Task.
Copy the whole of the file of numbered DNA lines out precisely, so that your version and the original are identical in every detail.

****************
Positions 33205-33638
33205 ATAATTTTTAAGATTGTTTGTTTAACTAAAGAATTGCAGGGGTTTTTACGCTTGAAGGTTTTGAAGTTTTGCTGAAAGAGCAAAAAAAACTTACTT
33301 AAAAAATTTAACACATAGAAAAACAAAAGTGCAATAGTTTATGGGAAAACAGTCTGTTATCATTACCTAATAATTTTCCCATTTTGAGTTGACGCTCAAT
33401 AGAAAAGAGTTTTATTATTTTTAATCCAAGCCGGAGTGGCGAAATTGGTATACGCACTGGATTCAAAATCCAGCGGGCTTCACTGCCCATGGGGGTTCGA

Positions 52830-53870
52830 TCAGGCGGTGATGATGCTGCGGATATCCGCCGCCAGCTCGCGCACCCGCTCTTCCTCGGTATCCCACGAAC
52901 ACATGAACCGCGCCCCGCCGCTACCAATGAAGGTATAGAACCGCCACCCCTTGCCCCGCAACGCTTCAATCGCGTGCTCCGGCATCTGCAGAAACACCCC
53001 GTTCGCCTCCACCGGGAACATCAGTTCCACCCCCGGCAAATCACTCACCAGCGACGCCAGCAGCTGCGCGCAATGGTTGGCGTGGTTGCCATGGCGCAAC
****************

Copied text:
Positions 33205-33638
33205 ATAATTTTTAAGATTGTTTGTTTAACTAAAGAATTGCAGGGGTTTTTACGCTTGAAGGTTTTGAAGTTTTGCTGAAAGAGCAAAAAAAACTTACTT
33301 AAAAAATTTAACACATAGAAAAACAAAAGTGCAATAGTTTATGGGAAAACAGTCTGTTATCATTACCTAATAATTTTCCCATTTTGAGTTGACGCTCAAT
33401 AGAAAAGAGTTTTATTATTTTTAATCCAAGCCGGAGTGGCGAAATTGGTATACGCACTGGATTCAAAATCCAGCGGGCTTCACTGCCCATGGGGGTTCGA

Positions 52830-53870
52830 TCAGGCGGTGATGATGCTGCGGATATCCGCCGCCAGCTCGCGCACCCGCTCTTCCTCGGTATCCCACGAAC
52901 ACATGAACCGCGCCCCGCCGCTACCAATGAAGGTATAGAACCGCCACCCCTTGCCCCGCAACGCTTCAATCGCGTGCTCCGGCATCTGCAGAAACACCCC
53001 GTTCGCCTCCACCGGGAACATCAGTTCCACCCCCGGCAAATCACTCACCAGCGACGCCAGCAGCTGCGCGCAATGGTTGGCGTGGTTGCCATGGCGCAAC